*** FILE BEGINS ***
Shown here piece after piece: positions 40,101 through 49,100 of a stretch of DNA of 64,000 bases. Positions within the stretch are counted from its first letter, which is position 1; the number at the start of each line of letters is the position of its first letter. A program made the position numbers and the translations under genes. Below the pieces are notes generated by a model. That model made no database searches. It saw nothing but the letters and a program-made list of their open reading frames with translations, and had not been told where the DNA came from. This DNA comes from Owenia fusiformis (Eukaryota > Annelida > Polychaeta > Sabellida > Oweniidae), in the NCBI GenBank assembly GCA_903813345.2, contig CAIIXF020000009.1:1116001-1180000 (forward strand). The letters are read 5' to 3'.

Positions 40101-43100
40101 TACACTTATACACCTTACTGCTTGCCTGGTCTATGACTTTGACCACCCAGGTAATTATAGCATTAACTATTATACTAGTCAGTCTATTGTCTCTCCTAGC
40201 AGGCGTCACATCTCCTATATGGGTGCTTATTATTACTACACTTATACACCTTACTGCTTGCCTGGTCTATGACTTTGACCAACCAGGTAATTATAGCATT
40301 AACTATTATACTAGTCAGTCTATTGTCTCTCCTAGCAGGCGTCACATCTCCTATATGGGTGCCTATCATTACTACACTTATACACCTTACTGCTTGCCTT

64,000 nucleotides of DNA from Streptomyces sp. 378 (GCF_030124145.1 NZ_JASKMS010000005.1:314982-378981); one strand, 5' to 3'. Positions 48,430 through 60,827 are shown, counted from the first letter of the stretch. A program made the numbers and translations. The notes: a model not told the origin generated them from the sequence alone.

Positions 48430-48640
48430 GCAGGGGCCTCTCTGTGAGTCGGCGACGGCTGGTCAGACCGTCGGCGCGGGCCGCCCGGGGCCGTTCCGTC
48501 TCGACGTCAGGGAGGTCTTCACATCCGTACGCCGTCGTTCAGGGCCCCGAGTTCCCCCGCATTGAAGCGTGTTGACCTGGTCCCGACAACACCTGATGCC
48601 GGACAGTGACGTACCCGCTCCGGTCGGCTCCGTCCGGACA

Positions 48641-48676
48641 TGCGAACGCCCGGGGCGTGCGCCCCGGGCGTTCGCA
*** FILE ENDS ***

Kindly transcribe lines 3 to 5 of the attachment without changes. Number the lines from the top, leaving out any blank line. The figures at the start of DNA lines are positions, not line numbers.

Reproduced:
40101 TACACTTATACACCTTACTGCTTGCCTGGTCTATGACTTTGACCACCCAGGTAATTATAGCATTAACTATTATACTAGTCAGTCTATTGTCTCTCCTAGC
40201 AGGCGTCACATCTCCTATATGGGTGCTTATTATTACTACACTTATACACCTTACTGCTTGCCTGGTCTATGACTTTGACCAACCAGGTAATTATAGCATT
40301 AACTATTATACTAGTCAGTCTATTGTCTCTCCTAGCAGGCGTCACATCTCCTATATGGGTGCCTATCATTACTACACTTATACACCTTACTGCTTGCCTT